When I hear fungi, I think of mushrooms – both delectable and deadly. But there’s another world of fungi buried in the soil. These fibrous microbes might be able to help clean up polluted soil.
I’ve always thought of bacteria as nature’s decontamination crew. Bacteria already munching on oil from natural seeps in the Gulf of Mexico flourished after the 2010 Macondo well blowout in the Gulf of Mexico. Several different groups of microbes ate their way through much of the hydrocarbons in the oil within a few months of the well being capped.
Oil-eating bacteria live in the soil too, but they have a harder time reaching food than their aquatic relatives. Soil is packed with air pockets that bacteria and chemicals must detour around as they move through the soil. That means natural microbial degradation of oil takes a long time. To speed the process, people often plough oil-contaminated soil to mix pollutants and bacteria.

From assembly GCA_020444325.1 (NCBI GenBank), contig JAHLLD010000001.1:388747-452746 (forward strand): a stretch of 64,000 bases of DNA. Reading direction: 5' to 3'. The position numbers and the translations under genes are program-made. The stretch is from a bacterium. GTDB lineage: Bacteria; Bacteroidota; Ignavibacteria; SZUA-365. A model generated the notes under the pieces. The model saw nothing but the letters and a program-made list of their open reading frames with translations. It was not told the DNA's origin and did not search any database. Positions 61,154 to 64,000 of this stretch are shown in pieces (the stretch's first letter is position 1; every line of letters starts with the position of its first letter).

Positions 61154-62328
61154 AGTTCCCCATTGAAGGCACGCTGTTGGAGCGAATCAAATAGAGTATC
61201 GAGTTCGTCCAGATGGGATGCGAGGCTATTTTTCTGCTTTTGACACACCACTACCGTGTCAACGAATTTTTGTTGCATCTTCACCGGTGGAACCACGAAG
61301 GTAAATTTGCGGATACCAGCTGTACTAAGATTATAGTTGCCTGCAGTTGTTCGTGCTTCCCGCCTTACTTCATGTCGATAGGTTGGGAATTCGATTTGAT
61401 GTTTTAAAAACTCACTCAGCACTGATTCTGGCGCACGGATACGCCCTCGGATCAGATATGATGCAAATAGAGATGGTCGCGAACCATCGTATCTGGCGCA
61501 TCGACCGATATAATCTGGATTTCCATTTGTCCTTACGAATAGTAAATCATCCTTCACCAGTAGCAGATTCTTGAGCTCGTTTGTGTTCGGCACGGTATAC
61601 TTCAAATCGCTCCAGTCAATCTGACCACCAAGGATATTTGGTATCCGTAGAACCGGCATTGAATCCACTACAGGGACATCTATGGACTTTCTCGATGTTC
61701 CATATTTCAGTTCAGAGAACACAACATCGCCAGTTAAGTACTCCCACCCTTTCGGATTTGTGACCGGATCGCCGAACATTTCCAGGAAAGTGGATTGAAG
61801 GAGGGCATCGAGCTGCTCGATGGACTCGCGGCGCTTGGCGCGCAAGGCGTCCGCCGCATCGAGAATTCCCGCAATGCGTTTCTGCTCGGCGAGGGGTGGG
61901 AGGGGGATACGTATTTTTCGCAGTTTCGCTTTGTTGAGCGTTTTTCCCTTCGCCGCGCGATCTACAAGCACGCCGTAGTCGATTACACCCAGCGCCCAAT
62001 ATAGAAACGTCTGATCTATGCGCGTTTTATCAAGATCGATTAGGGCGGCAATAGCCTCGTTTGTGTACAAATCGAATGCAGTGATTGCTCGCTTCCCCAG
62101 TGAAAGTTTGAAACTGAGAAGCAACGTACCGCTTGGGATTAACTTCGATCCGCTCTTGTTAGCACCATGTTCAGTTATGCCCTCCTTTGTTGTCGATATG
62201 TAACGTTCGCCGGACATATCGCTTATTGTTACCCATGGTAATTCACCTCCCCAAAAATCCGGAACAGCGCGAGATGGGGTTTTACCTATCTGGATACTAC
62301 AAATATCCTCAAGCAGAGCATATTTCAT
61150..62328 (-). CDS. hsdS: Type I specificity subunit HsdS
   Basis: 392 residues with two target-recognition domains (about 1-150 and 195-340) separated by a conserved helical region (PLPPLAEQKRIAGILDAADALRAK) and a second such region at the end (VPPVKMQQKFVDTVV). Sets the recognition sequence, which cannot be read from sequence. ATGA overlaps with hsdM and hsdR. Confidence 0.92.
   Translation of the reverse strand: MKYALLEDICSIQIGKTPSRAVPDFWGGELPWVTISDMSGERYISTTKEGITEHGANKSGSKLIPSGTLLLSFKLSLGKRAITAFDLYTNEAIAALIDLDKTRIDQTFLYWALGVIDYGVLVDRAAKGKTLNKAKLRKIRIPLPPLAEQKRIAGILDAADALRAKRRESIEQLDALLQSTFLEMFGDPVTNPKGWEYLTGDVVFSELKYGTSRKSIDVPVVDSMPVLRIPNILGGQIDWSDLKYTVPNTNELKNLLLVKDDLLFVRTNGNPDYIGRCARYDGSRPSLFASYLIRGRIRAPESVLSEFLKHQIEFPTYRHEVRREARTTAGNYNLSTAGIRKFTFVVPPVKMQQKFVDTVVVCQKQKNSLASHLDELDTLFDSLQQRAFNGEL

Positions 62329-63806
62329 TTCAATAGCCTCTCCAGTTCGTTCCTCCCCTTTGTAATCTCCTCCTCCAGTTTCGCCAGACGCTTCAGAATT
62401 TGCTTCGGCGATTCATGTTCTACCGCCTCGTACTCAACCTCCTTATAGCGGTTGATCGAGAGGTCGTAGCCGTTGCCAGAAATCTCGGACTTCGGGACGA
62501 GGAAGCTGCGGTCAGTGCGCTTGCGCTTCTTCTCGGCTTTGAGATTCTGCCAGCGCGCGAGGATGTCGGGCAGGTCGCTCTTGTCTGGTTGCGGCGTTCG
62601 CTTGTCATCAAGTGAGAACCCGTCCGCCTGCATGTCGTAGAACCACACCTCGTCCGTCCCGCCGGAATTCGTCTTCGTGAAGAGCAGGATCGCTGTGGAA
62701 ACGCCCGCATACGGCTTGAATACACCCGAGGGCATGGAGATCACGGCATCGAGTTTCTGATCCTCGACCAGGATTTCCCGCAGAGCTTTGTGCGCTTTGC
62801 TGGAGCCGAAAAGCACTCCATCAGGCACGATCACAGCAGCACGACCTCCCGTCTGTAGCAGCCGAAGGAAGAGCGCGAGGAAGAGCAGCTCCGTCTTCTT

Fungi sprout thin shoots called hyphae as they grow through the soil. These fibers intertwine in a network called a mycelium. The mycelium of the largest fungi covers more than 1000 football fields.